Recommending Books Based on Twitter Personalities: Twitcommendations, Round 1

I spend a lot of time nonsensing around the internet, and found myself chatting (as I often do) with regular Riot reader and all-around cool guy Peter. We were talking about the Life of Pi film, and how I’m pretty sure it will break my tiny heart, but how Peter really ought to read the Yann Martel novel it is based on. Because, based on the version of Peter I know from the internets, which is the only version of Peter I know, I think he would really like it.

But what if he’s not who he seems to be? Maybe my recommendation would be off. But that wouldn’t be my fault…

Do you see why Rebecca and I are basically internet married?

So here we are, Rioters, Twitcommendations for people who were kind enough to get in on the ground floor with this for me. Here are the arbitrary rules I made up one Wednesday night.

  1. The recommendation can be based only on your Twitter profile and posting history.
  2. You have to consent to the recommendation by messaging me to ask for one.
  3. I can’t recommend anything by an author you mention on your Twitter feed. (Within reason.  I’m not reading a year of tweets here.)

So here are the Twitcommendations: Round 1.

Victim #1: 

I love reading Scott’s tweets. He’s an interesting dude, spiritual and engaged with the world around him.  He goes to baby music classes. I could cop out and say The Tao of Pooh, but no doubt Scott has read and loved that book. So I’m going to suggest that Scott pick up Shop Class as Soulcraft: An Inquiry Into the Value of Work by Matthew B. Crawford. It’s a book my dad and husband are both really loving right now, all about the idea of how work and our connection to the self are deeply intertwined. I think Scott will dig it.


Victim #2: 

I kind of felt a little like I was cheating when Kristi volunteered, because I think Kristi and I have been following each other since I started on Twitter. But no matter, because I have the perfect book for this bright, witty, Japanophile grad student — but she’s going to have to dig for it. I want Kristi to read a Japanese-only release by my favourite guy: Douglas Coupland’s God Hates Japan. It’s impossible to find in Canada (or feels that way — I read it in the UBC archive!) but should not be so impossible in Japan. It’s all about 20-somethings in Japan and the culture shock they experience upon arriving in Vancouver. Riotously funny and moving, I suspect she’ll get it on an entirely different level than I did.


Victim #3: 

Lauren says no one else is like her and I believe it — she seems like an eclectic, interesting woman, and a voracious and rangy reader. Her tastes look to trend towards YA novels, which of course I love, so I racked my brain for a YA novel that didn’t get a whole mess of hype and that she might not have come across yet. That’s why my recommendation is Slam by Nick Hornby, a really charming novel about teenage pregnancy and skateboarding. Sometimes they do go together. I think this is Hornby’s only foray into teen lit, but he treats his young and emotionally disturbed protagonists with the same care and respect he gave to Rob from High Fidelity.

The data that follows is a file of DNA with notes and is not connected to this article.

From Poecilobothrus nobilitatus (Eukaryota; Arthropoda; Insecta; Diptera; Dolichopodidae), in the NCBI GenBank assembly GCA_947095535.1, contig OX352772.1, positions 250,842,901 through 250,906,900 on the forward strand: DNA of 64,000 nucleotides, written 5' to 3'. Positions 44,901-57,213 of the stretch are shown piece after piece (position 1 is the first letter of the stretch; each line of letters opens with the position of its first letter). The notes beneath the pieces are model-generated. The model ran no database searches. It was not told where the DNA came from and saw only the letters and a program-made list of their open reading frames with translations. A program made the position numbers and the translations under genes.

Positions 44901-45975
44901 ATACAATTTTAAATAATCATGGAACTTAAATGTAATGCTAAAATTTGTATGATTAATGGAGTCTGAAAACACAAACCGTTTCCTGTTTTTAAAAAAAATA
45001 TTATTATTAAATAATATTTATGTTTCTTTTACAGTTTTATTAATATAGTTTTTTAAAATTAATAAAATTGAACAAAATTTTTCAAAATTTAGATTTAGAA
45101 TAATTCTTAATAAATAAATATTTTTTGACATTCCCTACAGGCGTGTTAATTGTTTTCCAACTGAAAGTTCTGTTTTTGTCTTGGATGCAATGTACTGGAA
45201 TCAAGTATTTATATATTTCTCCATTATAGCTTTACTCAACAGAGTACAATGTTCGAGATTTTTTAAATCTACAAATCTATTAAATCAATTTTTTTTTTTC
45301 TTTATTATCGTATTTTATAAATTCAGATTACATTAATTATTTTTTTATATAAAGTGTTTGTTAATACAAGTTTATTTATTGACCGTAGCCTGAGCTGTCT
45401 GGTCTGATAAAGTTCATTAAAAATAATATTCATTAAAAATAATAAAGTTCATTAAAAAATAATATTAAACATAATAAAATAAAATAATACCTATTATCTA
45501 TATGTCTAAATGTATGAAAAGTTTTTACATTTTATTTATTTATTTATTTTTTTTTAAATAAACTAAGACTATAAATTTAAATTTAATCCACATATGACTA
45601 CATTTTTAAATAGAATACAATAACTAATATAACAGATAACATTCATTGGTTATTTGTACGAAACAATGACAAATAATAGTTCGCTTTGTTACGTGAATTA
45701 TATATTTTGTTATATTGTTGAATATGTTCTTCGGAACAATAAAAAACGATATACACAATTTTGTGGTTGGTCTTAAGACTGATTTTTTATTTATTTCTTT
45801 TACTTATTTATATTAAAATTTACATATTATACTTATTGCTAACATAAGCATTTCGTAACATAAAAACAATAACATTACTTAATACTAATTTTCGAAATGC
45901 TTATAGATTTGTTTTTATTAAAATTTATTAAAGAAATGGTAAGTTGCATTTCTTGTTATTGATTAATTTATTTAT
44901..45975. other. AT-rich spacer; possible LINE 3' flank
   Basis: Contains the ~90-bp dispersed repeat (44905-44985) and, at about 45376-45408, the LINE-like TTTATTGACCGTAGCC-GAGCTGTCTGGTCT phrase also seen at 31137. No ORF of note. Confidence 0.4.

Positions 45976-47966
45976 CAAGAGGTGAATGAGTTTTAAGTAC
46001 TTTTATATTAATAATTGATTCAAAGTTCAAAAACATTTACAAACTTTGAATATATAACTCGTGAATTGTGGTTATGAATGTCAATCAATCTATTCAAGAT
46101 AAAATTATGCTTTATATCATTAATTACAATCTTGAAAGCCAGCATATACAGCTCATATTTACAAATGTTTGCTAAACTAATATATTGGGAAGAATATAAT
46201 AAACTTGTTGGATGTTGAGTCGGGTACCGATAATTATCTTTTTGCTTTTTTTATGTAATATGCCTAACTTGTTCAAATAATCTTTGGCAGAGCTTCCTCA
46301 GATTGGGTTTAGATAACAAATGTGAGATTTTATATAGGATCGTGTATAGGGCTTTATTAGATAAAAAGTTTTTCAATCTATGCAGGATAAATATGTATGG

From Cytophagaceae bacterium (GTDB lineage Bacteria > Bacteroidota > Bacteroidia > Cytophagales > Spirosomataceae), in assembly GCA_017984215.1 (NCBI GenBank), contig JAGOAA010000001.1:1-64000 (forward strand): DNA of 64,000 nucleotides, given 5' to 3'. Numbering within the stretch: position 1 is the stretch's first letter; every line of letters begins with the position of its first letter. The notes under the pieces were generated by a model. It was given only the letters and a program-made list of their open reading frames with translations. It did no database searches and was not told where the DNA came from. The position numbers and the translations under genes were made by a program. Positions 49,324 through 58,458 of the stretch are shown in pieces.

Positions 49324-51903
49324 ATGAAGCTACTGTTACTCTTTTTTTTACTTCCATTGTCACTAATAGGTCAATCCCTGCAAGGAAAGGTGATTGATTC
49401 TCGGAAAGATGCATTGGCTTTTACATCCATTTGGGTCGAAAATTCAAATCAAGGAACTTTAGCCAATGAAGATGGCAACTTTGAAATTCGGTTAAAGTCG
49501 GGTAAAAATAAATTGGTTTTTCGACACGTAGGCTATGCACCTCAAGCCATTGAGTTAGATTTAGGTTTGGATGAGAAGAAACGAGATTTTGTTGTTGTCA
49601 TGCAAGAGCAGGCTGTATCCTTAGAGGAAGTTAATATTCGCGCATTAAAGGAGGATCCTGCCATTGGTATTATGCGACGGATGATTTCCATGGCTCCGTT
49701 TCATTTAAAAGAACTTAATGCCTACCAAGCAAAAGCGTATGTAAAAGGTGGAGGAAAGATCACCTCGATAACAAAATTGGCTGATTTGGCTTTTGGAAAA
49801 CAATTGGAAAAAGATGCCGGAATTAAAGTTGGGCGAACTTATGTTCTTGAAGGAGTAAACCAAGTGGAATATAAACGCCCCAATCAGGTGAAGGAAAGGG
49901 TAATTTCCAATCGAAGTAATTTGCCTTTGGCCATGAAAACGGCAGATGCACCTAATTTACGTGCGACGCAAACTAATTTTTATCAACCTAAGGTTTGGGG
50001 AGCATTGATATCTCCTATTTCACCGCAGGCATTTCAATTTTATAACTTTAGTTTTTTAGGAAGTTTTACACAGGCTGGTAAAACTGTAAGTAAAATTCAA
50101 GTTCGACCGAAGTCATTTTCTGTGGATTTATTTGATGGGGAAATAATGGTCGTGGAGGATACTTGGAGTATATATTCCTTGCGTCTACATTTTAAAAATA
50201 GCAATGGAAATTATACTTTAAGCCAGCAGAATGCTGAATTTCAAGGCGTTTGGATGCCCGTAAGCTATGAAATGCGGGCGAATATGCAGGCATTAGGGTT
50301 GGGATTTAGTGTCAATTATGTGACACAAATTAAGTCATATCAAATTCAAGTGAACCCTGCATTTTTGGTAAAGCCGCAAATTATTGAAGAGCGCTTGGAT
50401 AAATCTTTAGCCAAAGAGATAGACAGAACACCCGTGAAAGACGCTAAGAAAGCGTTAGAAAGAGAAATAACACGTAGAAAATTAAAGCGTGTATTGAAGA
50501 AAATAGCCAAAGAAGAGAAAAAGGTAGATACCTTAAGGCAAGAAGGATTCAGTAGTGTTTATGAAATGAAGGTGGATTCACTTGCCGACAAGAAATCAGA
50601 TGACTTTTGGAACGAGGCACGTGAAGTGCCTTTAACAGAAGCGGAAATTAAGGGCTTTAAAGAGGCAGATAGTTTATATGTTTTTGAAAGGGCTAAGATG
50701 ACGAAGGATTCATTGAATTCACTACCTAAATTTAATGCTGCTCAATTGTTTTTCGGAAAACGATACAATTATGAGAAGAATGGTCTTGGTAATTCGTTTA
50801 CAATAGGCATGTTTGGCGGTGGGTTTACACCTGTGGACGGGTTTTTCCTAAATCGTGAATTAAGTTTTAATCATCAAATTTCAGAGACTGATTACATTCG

Victim #4: 

Renaite likes Christmas, judging by her profile pic, which means I like Renaite. Renaite has birthday celebrations for her dogs. How great is that? Based on that, I couldn’t recommend anything other than Virginia Woolf’s Flush. I hope you haven’t read this, Renaite, but it is a delight.  Woolf tells us all about the love affair between Elizabeth Barrett and Robert Browning — from the perspective of Elizabeth Barrett’s cocker spaniel. You will swoon, Renaite, and you will get it. I promise you.


Victim #5: 

Lorena, I covet your last name. Is that weird? Lorena likes comics, is a librarian, and has an interest in history. Lorena sounds like a fantastic coffee date, frankly, but that’s not really the point of this exercise, I suppose. Lorena, I want — nay, NEED — you to read Chester Brown’s Louis Riel: A Comic Strip Biography. Brown not only puts together a fantastic tale of the important Métis leader of Manitoba (and, to many, unrecognized father of Canadian confederation), but he also engages in some great historiographic play. I mean, this is a comic book with footnotes. Footnotes! Need I say more? Get it.

Five Twitcommendations has left me totally drained, but I thought I would also add one fellow Rioter in each of these rounds. The first to accept my offer was our own @BooksaremyBFs, Kit Steinkellner. Kit likes big books, Kit likes wordplay, and Kit likes Sorkin — Kit and I also like each other a whole heck of a lot. My recommendation for Kit is risky, and a little out of left field, but Kit, I want you to read This is All: The Pillow Book of Cordelia Kenn by Aidan Chambers. This novel is exquisitely beautiful and utterly heartbreaking: a teenager writes the story of her life for her unborn daughter. I can’t even say more, but I am about to start reading it again just out of the love I have for it.  Go read.

That’s all I have in me at the moment, but I promise to be back very soon with Round 2 — so anyone I didn’t catch in this post, I promise to get you soon.

If I did do you, did I get it right? Let me know in the comments.

(Want in on a future round?  Leave me your Twitter handle in the comments or come find @mittenstrings on the Twitters.)

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